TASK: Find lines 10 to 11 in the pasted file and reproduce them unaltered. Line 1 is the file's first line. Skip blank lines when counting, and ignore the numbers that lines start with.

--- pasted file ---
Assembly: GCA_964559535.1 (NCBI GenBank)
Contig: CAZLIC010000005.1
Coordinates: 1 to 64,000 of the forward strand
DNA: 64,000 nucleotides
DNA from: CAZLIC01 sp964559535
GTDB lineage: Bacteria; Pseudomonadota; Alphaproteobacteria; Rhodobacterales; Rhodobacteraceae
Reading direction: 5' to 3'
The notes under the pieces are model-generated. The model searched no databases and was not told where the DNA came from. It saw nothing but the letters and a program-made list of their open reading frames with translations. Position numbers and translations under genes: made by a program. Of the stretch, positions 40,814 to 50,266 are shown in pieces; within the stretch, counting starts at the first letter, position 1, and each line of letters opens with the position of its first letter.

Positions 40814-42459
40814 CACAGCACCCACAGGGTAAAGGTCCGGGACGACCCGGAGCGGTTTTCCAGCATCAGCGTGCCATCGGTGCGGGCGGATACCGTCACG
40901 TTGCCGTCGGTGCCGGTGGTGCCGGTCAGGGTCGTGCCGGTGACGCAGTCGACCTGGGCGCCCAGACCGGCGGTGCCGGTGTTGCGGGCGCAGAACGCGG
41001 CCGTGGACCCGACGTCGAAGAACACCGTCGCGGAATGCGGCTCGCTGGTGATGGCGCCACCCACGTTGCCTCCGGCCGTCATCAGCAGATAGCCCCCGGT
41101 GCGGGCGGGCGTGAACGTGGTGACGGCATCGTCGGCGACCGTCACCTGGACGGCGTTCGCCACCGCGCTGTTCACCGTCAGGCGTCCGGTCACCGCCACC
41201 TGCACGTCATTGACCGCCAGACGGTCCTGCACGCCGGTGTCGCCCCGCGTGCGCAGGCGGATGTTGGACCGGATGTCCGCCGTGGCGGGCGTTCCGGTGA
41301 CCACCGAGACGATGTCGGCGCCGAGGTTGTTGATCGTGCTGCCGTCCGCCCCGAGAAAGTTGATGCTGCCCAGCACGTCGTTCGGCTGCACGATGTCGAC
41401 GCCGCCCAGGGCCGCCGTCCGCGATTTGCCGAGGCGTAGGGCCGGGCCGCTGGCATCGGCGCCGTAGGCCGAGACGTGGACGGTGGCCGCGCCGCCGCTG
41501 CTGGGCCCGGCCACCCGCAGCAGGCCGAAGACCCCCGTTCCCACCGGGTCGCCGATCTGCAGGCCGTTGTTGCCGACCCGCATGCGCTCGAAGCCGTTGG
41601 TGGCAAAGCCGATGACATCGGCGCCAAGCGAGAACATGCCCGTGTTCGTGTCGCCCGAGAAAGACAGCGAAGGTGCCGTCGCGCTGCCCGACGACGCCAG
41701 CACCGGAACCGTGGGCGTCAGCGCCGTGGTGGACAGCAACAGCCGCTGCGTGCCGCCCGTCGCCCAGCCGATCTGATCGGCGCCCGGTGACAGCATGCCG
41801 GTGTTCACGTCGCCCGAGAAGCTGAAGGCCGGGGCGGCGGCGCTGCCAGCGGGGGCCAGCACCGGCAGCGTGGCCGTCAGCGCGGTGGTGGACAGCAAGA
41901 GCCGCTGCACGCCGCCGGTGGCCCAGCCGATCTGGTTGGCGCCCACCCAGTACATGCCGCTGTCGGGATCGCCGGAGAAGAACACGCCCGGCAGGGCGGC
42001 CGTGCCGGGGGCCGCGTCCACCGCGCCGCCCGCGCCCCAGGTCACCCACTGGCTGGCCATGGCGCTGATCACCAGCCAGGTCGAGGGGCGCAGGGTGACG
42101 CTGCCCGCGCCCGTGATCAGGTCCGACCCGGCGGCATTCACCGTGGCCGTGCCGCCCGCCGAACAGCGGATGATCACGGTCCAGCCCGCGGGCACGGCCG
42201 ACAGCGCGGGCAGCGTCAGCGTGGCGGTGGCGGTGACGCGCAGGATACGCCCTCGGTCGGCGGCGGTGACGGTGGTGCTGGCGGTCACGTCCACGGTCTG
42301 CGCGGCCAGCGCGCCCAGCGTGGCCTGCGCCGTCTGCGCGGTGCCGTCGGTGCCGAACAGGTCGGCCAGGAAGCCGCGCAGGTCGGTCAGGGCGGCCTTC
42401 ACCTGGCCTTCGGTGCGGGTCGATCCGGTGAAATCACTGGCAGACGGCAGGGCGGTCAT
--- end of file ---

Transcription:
40814 CACAGCACCCACAGGGTAAAGGTCCGGGACGACCCGGAGCGGTTTTCCAGCATCAGCGTGCCATCGGTGCGGGCGGATACCGTCACG
40901 TTGCCGTCGGTGCCGGTGGTGCCGGTCAGGGTCGTGCCGGTGACGCAGTCGACCTGGGCGCCCAGACCGGCGGTGCCGGTGTTGCGGGCGCAGAACGCGG